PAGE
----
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Career and Education Opportunities for Loan Officers in Pennsylvania

Pennsylvania has a population of 12,604,767, which has grown by 2.64% in the last 10 years. Nicknamed the "Keystone State," its capital is Harrisburg, though its largest city is Philadelphia.

About 14,600 people are currently employed as loan officers in Pennsylvania. By 2016, this is expected to shrink by 9% to 13,300 people employed. This is not quite as good as the national trend for loan officers, which sees this job pool growing by about 10.1% over the next eight years. In general, loan officers evaluate, authorize, or recommend approval of commercial, real estate, or credit loans.

Loan officers earn approximately $22 hourly or $47,010 annually on average in Pennsylvania. Nationally they average about $26 hourly or $54,700 annually. Incomes for loan officers are not quite as good as in the overall category of Accounting and Auditing in Pennsylvania, and not quite as good as the overall Accounting and Auditing category nationally. Loan officers work in a variety of jobs, including: loan consultant, corporate banking officer, and loan originator.

In 2008, there were a total of 7,407,409 jobs in Pennsylvania. The average annual income was $39,762 in 2008, up from $38,738 in 2007. The unemployment rate in Pennsylvania was 8.1% in 2009, which has grown by 2.8% since the previous year. Approximately 22.4% of Pennsylvania residents have college degrees, which is lower than the national average.

The top industries in Pennsylvania include railroad rolling stock manufacturing, women's' cut apparel manufacturing, and community care facilities for the elderly. Notable tourist attractions include the Balch Institute for Ethnic Studies, the Academy Of Natural Sciences, and the American Interfaith Institute.

CITIES WITH Loan Officer OPPORTUNITIES IN Pennsylvania


JOB DESCRIPTION: Loan Officer

Loan Officer video from the State of New Jersey Dept. of Labor and Workforce Development

In general, loan officers evaluate, authorize, or recommend approval of commercial, real estate, or credit loans. They also advise borrowers on financial status and methods of payments.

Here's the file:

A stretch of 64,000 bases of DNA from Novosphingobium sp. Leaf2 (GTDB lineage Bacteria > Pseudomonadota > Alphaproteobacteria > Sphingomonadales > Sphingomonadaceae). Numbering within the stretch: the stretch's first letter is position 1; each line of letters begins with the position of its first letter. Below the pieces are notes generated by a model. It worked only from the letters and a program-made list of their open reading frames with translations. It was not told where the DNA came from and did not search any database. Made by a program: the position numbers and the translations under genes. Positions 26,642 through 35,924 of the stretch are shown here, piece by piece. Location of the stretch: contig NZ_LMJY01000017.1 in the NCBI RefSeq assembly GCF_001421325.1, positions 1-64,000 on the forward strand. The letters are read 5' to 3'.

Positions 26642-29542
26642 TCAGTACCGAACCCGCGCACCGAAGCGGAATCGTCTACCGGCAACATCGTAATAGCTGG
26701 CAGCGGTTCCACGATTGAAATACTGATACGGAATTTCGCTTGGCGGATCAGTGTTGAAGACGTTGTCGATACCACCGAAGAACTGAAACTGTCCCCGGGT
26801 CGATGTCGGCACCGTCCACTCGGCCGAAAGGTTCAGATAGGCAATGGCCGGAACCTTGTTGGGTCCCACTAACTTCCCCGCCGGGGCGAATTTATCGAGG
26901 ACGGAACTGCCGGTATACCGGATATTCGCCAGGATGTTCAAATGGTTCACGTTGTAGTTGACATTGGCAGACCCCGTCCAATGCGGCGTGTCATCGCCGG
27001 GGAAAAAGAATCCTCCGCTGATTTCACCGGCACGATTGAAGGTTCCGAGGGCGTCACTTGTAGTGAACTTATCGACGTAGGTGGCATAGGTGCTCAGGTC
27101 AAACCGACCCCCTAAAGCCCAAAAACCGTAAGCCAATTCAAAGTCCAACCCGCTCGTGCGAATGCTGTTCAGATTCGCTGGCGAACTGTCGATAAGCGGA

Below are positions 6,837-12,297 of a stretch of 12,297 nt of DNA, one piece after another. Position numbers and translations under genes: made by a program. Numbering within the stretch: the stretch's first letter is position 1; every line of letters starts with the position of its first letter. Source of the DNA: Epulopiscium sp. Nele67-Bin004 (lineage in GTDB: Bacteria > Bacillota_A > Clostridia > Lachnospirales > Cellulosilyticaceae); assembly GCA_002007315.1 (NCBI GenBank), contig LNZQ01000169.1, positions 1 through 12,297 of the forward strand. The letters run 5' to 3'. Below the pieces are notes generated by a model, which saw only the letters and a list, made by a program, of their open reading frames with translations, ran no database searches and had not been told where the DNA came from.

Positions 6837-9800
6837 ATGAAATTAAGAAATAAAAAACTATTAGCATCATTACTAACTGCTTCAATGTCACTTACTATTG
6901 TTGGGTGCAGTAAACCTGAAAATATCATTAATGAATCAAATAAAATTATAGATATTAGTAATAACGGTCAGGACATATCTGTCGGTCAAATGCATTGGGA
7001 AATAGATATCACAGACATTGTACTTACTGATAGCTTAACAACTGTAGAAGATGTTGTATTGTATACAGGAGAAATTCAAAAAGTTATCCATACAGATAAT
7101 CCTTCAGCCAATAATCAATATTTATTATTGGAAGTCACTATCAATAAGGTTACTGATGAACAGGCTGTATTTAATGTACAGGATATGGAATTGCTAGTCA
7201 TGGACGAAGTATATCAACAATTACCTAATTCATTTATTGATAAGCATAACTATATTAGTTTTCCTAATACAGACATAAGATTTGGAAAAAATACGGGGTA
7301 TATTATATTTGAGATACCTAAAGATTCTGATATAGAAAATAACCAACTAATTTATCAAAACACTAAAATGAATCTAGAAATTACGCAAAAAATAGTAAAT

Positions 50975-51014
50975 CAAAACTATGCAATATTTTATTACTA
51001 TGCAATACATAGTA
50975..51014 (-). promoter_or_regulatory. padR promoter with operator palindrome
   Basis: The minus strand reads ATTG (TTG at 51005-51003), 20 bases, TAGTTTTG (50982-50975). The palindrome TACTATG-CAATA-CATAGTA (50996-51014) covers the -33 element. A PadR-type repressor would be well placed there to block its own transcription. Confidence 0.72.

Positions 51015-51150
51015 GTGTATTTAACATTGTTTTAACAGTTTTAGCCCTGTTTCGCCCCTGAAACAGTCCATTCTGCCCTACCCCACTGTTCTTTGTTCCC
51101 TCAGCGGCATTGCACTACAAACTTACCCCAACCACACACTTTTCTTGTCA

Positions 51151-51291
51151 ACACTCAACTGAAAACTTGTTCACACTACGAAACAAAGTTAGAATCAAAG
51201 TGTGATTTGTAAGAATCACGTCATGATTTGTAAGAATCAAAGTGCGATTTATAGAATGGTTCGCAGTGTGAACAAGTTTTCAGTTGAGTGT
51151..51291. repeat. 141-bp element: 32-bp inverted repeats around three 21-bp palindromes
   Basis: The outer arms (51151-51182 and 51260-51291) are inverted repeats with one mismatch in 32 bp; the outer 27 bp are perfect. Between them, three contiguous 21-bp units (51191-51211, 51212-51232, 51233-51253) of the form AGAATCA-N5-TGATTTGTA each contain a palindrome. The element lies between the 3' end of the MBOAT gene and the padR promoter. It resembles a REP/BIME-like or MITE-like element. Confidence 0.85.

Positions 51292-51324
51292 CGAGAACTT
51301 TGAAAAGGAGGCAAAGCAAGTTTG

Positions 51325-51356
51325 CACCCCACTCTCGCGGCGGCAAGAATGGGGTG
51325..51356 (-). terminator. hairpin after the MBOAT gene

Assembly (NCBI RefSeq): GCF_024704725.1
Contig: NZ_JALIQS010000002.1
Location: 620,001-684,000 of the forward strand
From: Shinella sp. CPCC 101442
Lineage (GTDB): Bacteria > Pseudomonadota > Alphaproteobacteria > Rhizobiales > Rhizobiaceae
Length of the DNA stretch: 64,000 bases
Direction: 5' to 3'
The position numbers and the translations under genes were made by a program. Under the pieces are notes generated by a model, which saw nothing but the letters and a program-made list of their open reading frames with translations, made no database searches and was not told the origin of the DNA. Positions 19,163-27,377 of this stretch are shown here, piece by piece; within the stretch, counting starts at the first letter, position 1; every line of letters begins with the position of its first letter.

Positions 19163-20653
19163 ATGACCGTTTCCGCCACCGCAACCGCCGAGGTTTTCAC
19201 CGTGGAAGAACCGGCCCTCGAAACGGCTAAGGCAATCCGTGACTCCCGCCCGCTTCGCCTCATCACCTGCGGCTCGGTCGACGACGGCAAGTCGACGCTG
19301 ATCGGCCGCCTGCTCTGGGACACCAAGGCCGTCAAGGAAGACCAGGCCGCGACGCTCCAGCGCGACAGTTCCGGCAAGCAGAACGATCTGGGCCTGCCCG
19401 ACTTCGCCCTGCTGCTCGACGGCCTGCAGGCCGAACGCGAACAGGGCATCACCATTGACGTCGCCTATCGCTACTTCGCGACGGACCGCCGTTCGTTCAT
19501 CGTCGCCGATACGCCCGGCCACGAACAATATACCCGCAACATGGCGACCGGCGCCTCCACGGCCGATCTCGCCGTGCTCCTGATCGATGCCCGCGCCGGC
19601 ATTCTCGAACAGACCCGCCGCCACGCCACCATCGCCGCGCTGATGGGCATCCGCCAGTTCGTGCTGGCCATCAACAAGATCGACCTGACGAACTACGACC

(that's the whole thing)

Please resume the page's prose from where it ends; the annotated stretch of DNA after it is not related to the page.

Every day, loan officers are expected to be able to articulate ideas and problems. They need to see details at a very fine level of focus. It is also important that they listen to and understand others in meetings.

Similar jobs with educational opportunities in Pennsylvania include:

  • Accountant. Analyze financial information and prepare financial reports to determine or maintain records of assets, liabilities, profit and loss, tax liability, or other financial activities within an organization.
  • Assessor. Appraise real and personal property to determine its fair value. May assess taxes in accordance with prescribed schedules.
  • Auditor. Examine and analyze accounting records to determine financial status of establishment and prepare financial reports concerning operating procedures.
  • Budget Analyst. Examine budget estimates for completeness, accuracy, and conformance with procedures and regulations. Analyze budgeting and accounting reports for the purpose of maintaining expenditure controls.
  • Credit Analyst. Analyze current credit data and financial statements of individuals or firms to determine the degree of risk involved in extending credit or lending money. Prepare reports with this credit information for use in decision-making.
  • Financial Analyst. Conduct quantitative analyses of information affecting investment programs of public or private institutions.
  • Financial Examiner. Enforce or ensure compliance with laws and regulations governing financial and securities institutions and financial and real estate transactions. May examine, verify correctness of, or establish authenticity of records.
  • Income Tax Advisor. Prepare tax returns for individuals or small businesses but do not have the background or responsibilities of an accredited or certified public accountant.
  • Insurance Underwriter. Review individual applications for insurance to evaluate degree of risk involved and determine acceptance of applications.
  • Loan Counselor. Provide guidance to prospective loan applicants who have problems qualifying for traditional loans. Guidance may include determining the best type of loan and explaining loan requirements or restrictions.
  • Personal Financial Planner. Advise clients on financial plans utilizing knowledge of tax and investment strategies, securities, and real estate. Duties include assessing clients' assets, liabilities, and financial objectives to establish investment strategies.
  • Real Estate Appraiser. Appraise real property to determine its value for purchase, sales, or loan purposes.
  • Tax Examiner. Determine tax liability or collect taxes from individuals or business firms according to prescribed laws and regulations.

LOCATION INFORMATION: Pennsylvania

Pennsylvania
Pennsylvania photo by Ed Yakovich

Pennsylvania has a population of 12,604,767, which has grown by 2.64% in the last 10 years. Nicknamed the "Keystone State," its capital is Harrisburg, though its most populous city is Philadelphia. In 2008, there were a total of 7,407,409 jobs in Pennsylvania. The average annual income was $39,762 in 2008, up from $38,738 in 2007. The unemployment rate in Pennsylvania was 8.1% in 2009, which has grown by 2.8% since the previous year. About 22.4% of Pennsylvania residents have college degrees, which is lower than the national average.

The top industries in Pennsylvania include railroad rolling stock manufacturing, women's' cut apparel manufacturing, and community care facilities for the elderly. Notable tourist destinations include the Marian Anderson Residence Museum, the American Interfaith Institute, and the Benjamin Franklin Tercentenary.